Ukraine Crisis | Stories from the field - Sam Boog
“Are we living in a vicious circle? Heartbreak - anger - energy - hope. And again. Heartbreak - anger - energy - hope. And again, and again, and again. At the beginning of this war, I prayed so hard that the Lord would give us a quick victory…
“Are we living in a vicious circle? Heartbreak - anger - energy - hope. And again. Heartbreak - anger - energy - hope. And again, and again, and again. At the beginning of this war, I prayed so hard that the Lord would give us a quick victory…Now I'm beginning to realise that most probably it's going to be a marathon and not a sprint. The question is, how many miles are still ahead of us? How many more hurdles do we still have to jump through? How long is this obstacle course going to be? How much more do we have to suffer? For how much longer do we have to fight?”
Roman Matviyiv, ECM Pastor in Ukraine
We have all witnessed the horror of the war in Ukraine as Russia invaded earlier this year. The impact on Europe will be felt for generations as they face the biggest humanitarian crisis since WW2. Around 7 million people are displaced, thousands already dead, orphans and widows in the wake.
The ECM team in Ukraine is mostly based in Lviv and made up entirely of Ukrainians. They have been caring for a steady stream of refugees as they make their way to Poland, Croatia, Romania, Germany and Slovenia. They are exhausted physically, emotionally and spiritually. They are experiencing the catastrophe first hand as bombs go off nearby and shops run out of food. There are lines of people outside pharmacies, fearful crucial medical supplies will dry up. Fuel is also very scarce and extremely expensive, yet the queues are long.
ECM workers from various nearby European countries have been doing bus trips into Ukraine with mattresses, food and essential items. They have been returning with refugees who are then cared for by the church. Our workers have reported that some non-believers who have been staying in the church have started joining in prayer times.
"In this devastating darkness, we as a church have a unique opportunity to shine the light of Jesus. So, we continue to give shelter to people, feed the refugees, and generally care for their needs."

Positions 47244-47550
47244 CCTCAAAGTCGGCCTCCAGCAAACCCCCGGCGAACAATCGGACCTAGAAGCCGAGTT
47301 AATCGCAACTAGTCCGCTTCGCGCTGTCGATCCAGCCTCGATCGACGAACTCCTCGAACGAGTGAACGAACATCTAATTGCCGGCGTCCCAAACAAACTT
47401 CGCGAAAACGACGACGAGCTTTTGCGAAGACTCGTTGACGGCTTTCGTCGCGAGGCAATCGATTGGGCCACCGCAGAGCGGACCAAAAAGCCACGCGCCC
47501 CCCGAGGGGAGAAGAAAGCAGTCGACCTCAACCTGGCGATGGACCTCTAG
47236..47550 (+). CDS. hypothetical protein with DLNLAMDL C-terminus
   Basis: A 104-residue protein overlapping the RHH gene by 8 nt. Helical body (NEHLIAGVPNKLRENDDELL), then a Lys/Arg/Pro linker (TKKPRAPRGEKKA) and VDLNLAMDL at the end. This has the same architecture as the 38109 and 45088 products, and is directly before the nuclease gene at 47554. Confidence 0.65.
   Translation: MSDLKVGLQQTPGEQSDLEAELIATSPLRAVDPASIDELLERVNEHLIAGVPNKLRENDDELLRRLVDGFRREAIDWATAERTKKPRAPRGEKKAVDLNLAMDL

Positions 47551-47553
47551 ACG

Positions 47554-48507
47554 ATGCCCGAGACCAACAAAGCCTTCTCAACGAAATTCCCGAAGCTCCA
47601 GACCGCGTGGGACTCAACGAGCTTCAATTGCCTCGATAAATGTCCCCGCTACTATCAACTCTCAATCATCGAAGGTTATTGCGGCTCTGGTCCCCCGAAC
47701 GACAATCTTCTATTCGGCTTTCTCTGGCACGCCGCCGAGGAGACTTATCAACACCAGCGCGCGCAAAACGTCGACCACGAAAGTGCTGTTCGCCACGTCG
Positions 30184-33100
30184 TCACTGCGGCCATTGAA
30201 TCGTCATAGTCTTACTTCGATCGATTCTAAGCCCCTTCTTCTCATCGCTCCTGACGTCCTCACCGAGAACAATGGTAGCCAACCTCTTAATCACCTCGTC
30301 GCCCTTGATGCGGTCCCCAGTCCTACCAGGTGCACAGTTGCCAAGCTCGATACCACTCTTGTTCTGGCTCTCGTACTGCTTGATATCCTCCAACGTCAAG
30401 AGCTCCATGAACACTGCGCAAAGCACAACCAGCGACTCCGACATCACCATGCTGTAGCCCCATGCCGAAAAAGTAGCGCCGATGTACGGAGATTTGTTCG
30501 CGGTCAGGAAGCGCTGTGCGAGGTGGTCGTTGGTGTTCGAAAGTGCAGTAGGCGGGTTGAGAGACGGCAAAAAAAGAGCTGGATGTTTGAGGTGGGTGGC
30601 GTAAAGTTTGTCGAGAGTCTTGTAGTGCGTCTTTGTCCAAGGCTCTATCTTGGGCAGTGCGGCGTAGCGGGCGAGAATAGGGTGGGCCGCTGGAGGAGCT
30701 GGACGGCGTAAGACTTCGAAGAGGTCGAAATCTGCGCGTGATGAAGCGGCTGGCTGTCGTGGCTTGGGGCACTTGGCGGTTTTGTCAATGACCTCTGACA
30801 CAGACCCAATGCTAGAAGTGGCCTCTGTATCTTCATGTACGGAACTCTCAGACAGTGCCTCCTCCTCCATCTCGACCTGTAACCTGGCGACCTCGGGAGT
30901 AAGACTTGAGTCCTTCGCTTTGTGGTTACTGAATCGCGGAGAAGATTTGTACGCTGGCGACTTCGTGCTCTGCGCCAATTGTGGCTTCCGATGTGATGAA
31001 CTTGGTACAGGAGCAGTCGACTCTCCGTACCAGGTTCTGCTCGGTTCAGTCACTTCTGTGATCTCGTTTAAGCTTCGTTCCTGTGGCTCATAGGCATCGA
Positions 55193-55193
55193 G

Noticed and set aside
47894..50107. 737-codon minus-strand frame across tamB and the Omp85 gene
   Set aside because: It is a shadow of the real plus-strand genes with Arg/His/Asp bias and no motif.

New Hope is a church in Lviv led by father and son team, Stepan and Roman Matviyiv. They have been re-purposing their church to accommodate refugees:
“We are rebuilding our facility to help refugees fleeing from the central and eastern part of Ukraine. Our building can also be used by neighbouring civilians so that they have somewhere to shelter when the air alarm goes off. Our cafeteria has been re-purposed to house the refugees and we have built some makeshift beds. We have converted our classrooms into makeshift bedrooms and thankfully, people have donated sheets and pillows. We are also trying to provide somewhere for them to cook. Upstairs in our worship centre, we are planning to put some 30 or 40 beds which we still need to buy.”
Roman reports that the situation in Kyiv has been terrible. Half of the city’s population have already fled. Many remaining residents have been seeking shelter in basements, in dire need of food and water. Most people have been living without electricity, heat, mobile and internet services. He says despite promising that “green corridors” would be established for the evacuation of women and children, the occupants went ahead and bombed anyway, killing eight people, including two children.
On the outskirts of Kyiv is the city of Irpin, where Roman has a close friend. “Many of you have asked about my good friend, S., but he is safe. He and his wife left the ruined area of Irpin and were among the last evacuees. However, two years ago, Anatoliy, a young man from Severodenetsk, moved with his family to Irpin. His family has been actively serving at the Irpin Bible Church alongside S. Anatoliy sent his wife and two children to a safe place and decided to stay in Irpin to volunteer. He is one of eight that have been killed. He was helping a family with two small kids. None of them survived.”
ECM’s Vlad Kostornyy is of Ukrainian and Russian descent and has worked with ECM since 2018. Now living in Florida, he spends his time coaching and training church planters for work in Eastern Europe and Former Soviet countries. He says the food situation in Ukraine is beyond serious with many civilians on the brink of starvation…